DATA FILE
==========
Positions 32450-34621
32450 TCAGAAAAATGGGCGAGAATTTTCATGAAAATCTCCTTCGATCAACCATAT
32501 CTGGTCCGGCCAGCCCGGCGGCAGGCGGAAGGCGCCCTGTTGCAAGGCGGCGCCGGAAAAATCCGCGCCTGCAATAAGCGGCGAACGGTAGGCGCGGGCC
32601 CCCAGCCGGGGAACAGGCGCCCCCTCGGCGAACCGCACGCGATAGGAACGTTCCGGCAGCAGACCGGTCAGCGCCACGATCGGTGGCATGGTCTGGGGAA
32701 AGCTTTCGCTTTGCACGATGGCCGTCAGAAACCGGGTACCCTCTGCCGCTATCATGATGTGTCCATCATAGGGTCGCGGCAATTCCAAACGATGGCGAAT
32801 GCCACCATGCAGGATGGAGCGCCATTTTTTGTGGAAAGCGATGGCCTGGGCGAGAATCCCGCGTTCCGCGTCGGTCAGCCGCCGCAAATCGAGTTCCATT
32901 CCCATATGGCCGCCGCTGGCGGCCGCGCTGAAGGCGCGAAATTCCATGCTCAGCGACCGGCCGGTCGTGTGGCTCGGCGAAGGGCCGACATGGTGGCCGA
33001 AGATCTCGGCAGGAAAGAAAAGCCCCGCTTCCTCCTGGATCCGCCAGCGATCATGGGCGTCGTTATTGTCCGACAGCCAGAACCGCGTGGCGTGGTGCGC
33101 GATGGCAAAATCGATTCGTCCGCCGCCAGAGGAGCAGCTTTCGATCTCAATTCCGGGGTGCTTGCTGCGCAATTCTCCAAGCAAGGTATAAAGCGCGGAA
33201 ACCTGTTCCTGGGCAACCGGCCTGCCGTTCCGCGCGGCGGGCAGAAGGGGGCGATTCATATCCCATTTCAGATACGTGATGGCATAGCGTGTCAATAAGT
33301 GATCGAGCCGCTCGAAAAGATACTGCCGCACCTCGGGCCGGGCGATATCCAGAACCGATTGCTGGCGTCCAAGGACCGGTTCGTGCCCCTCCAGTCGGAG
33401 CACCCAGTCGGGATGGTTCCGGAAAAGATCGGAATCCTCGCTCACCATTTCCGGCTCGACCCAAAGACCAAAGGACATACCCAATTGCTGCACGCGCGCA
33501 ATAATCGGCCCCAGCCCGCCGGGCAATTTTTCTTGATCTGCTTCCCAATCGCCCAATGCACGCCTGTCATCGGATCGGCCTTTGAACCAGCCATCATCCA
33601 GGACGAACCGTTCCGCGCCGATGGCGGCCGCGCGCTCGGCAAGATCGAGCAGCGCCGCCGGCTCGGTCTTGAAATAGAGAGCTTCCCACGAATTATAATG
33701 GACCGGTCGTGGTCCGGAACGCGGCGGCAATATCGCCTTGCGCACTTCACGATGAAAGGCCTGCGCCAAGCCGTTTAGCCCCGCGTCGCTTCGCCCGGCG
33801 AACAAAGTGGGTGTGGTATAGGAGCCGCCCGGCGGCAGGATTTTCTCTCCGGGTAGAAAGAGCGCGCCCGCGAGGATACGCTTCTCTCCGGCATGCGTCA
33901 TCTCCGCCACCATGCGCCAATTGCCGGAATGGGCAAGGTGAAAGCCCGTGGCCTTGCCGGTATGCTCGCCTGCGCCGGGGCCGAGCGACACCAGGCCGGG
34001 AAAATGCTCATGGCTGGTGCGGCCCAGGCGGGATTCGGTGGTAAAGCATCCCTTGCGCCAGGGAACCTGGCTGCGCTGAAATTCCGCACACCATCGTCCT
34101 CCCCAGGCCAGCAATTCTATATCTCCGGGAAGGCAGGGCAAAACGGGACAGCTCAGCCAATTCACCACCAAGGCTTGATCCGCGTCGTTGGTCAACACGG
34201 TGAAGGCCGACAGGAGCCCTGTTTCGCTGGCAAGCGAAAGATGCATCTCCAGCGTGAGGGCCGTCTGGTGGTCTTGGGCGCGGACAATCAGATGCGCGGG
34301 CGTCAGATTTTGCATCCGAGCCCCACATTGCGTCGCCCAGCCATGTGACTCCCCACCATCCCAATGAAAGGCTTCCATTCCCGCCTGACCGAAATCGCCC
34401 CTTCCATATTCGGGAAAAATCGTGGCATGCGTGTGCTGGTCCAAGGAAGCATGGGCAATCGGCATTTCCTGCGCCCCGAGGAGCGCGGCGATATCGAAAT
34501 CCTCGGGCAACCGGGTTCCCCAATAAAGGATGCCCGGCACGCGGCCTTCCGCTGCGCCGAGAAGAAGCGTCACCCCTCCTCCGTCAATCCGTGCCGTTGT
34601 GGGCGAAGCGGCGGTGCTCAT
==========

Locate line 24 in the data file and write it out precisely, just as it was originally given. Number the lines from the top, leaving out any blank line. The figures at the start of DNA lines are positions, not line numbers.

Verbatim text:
34601 GGGCGAAGCGGCGGTGCTCAT